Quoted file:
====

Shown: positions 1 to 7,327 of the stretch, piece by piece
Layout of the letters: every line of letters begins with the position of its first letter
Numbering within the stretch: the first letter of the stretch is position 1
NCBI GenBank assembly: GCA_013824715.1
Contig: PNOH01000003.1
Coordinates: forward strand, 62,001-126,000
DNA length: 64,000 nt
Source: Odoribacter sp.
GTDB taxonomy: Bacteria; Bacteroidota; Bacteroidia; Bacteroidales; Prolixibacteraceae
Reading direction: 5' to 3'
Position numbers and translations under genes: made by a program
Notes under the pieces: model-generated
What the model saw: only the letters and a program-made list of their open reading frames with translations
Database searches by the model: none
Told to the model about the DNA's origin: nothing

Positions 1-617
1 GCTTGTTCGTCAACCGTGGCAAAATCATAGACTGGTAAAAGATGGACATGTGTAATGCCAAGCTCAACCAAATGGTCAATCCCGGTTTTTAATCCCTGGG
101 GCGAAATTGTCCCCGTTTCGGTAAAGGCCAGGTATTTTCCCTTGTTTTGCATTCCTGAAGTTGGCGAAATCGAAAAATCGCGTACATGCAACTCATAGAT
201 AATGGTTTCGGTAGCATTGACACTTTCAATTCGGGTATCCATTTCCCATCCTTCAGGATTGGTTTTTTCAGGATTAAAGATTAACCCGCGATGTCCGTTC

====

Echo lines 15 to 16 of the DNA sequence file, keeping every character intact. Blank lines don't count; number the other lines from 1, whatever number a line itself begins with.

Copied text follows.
Told to the model about the DNA's origin: nothing

Positions 1-617